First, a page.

SEC Sanctions and Pertinent Questions
According to the SEC, its recent action follows the conclusion of its investigations on Oando. In a statement signed by Mary Uduk, the acting Director-General of SEC, the regulatory body said its investigations revealed nine major infractions such as alleged corporate governance lapses, failure of internal controls and incidental issues arising from the sale of a subsidiary.
Others are suspected market abuse and insider dealings, related party transactions, payment of interim dividends despite liquidity constraints, false disclosure, non-disclosure of beneficial ownership and tax-related issues.
Besides ordering the immediate removal of Tinubu, Boyo and other directors, the SEC banned Tinubu from being director in any Nigerian company for the next five years and also directed Oando Plc to pay the total sum of N417,692, 316 as fine.
In a swift reaction, Oando’s management challenged the SEC’s stance and announced its readiness to engage legal means to enforce its fundamental rights. True to its words three days later, Oando got a court injunction that stopped the SEC from enforcing the arbitrary sanctions
Although, the court has stopped the SEC from enforcing the sanctions and installing its own person to head Oando, several reactions have trailed the regulatory body’s decisions. While many believe the SEC was doing the right thing in protecting investors from poor management decisions, several others believe Tinubu is being deliberately being eliminated to pave way for those who want to takeover Oando. Some are even insinuating political motives, alleging that it was part of a grand plot to undermine senior All Progressives Congress (APC) chieftain and Wale’s uncle, Bola Tinubu.
A source from within the NSE told Today’s Echo that the SEC went beyond its limits on the sanctions. According to the investment advisor, while the SEC as a regulatory body for the Nigerian Stocks Exchange (NSE) can make recommendations to protect the interests of investors, its actions are not supposed to affect the company beyond its activities in the NSE.
“As a publicly listed company, Oando can forfeit its listing, or trading on its shares may be suspended but analysts believe it is not within the SEC’s powers to remove the directors of the company. That decision should be left to the shareholders or the court.”
The question then arises. Why didn’t the SEC make the full details of its report public and why didn’t it just make its recommendations to the court and act as the plaintiff? These questions also seem deeper when the reason why the SEC investigated Oando in the first place is considered. A dispute over debt developed into a dispute over the shareholding of the company and the matter was brought to the SEC.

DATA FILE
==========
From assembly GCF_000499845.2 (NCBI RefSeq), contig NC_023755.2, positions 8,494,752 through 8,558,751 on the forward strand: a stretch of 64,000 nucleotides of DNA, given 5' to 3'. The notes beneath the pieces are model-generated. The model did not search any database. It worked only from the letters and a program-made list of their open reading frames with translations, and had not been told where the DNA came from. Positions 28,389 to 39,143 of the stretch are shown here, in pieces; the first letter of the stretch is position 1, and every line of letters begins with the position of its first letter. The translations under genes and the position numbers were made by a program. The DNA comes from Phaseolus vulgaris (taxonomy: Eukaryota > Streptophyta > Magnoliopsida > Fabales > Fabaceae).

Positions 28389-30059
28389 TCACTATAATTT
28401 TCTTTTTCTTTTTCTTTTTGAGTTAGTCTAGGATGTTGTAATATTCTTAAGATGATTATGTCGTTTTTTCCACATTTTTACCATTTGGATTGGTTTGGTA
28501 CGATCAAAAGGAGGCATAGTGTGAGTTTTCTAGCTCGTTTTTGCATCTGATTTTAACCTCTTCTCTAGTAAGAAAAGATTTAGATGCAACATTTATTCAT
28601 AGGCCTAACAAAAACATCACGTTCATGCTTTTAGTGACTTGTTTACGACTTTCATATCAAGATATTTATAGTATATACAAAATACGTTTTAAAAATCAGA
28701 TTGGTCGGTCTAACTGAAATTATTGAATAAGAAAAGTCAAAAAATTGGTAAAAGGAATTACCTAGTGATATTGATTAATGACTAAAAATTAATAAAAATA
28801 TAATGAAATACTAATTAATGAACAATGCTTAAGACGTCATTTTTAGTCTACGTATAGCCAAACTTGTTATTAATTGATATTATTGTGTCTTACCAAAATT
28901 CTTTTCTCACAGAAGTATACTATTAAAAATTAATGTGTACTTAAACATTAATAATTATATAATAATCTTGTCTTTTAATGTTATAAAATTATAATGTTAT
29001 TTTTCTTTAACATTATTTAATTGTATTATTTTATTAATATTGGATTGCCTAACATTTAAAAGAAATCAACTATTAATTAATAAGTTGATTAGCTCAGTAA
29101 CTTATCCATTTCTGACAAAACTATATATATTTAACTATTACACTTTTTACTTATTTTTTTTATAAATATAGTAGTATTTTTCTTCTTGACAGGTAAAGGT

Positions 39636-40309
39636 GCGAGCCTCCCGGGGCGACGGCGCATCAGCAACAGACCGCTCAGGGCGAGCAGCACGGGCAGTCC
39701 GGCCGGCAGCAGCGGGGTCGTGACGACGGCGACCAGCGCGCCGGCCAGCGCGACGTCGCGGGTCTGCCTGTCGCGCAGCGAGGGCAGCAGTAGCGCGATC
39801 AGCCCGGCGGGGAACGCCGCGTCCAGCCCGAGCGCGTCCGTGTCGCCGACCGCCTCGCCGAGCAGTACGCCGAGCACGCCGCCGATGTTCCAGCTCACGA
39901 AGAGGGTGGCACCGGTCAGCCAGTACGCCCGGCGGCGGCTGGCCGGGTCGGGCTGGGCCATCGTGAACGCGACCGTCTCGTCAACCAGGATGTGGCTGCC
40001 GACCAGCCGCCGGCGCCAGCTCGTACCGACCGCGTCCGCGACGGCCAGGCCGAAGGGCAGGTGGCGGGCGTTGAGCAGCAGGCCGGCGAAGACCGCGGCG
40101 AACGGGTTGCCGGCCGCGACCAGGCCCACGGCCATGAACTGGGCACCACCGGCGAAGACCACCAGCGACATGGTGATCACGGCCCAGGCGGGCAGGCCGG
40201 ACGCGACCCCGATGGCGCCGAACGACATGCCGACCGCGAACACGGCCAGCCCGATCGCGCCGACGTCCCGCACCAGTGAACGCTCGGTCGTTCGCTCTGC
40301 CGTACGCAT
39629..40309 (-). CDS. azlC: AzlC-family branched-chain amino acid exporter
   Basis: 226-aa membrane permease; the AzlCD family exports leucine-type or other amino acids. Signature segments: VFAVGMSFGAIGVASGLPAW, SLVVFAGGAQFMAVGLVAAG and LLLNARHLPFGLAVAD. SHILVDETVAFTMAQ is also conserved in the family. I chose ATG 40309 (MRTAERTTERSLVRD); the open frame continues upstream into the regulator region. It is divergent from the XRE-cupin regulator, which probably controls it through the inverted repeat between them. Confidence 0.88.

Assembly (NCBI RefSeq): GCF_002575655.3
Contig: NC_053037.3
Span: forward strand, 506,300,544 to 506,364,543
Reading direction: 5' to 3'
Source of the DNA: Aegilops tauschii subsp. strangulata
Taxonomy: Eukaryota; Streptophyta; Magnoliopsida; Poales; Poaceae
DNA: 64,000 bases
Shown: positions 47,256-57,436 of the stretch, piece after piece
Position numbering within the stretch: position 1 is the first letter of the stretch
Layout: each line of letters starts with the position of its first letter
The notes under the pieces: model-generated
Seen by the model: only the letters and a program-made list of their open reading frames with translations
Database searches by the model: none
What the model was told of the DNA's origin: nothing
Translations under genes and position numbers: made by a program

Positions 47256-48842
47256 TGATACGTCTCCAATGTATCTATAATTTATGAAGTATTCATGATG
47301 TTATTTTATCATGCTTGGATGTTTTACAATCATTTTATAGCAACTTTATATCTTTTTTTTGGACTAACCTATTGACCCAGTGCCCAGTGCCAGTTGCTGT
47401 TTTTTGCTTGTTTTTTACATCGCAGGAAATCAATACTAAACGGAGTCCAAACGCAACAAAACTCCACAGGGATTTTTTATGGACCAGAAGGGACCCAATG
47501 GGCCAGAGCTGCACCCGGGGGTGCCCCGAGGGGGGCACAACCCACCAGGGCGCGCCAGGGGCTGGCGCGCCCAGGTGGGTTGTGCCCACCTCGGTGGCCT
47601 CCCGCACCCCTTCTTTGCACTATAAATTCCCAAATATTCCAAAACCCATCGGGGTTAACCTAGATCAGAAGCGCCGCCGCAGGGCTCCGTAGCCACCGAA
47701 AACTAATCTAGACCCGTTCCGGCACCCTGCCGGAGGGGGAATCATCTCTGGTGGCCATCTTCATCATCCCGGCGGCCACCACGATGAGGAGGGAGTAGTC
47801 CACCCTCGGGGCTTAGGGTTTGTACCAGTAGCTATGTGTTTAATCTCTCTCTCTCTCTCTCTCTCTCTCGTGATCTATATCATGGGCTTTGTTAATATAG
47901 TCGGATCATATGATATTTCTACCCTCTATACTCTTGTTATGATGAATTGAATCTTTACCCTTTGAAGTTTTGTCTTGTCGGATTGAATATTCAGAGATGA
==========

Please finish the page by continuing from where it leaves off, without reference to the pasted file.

By using holding companies to indirectly invest in Oando, Wale Tinubu and Onamofe Boyo have protected the company from arbitrary takeover. It now becomes a subject of corporate legal interpretations whether Ansbury’s majority shareholding in OODP BVI translates to majority shareholding in Oando. Sometimes, reports of findings are multifaceted and also subject to interpretations. This is why the general public needs to see the full forensic audit.
In the United States, Enron’s CEO, Jeff Skillings had already resigned when the Securities and Exchange Commission came out with the report of its investigations, charging Skilling and other indicted to Enron executives with fraud. But it was not the job of the SEC to prosecute Skilling, it was the Department of Justice that did that. It is also farfetched at this time to draw parallels between Jeff Skillings and Wale Tinubu; the former was convicted by law court while the latter has only been indicted by a regulator. It is left for him to respond to those accusations.
One of the people asking pertinent questions on the issue is Atedo Peterside, the founder of Stanbic IBTC Bank Plc and Chairman, ANAP Business Jets Ltd. The erudite businessman called on the SEC to release its forensic audit report on Oando Plc
“On Oando, what I don’t understand is why the SEC would not give the findings of the Forensic Audit to Oando and give them an opportunity to defend themselves? The findings of the Forensic Audit should be made public alongside Oando’s responses so we can all judge for ourselves?”
Peterside and some other members of Nigeria’s corporate sector are asking questions that beg for answers in this unending war of attrition over who controls Nigeria’s largest integrated oil and gas firm. But for now, Tinubu and his team are holding on and fighting back. They deserve to be heard too.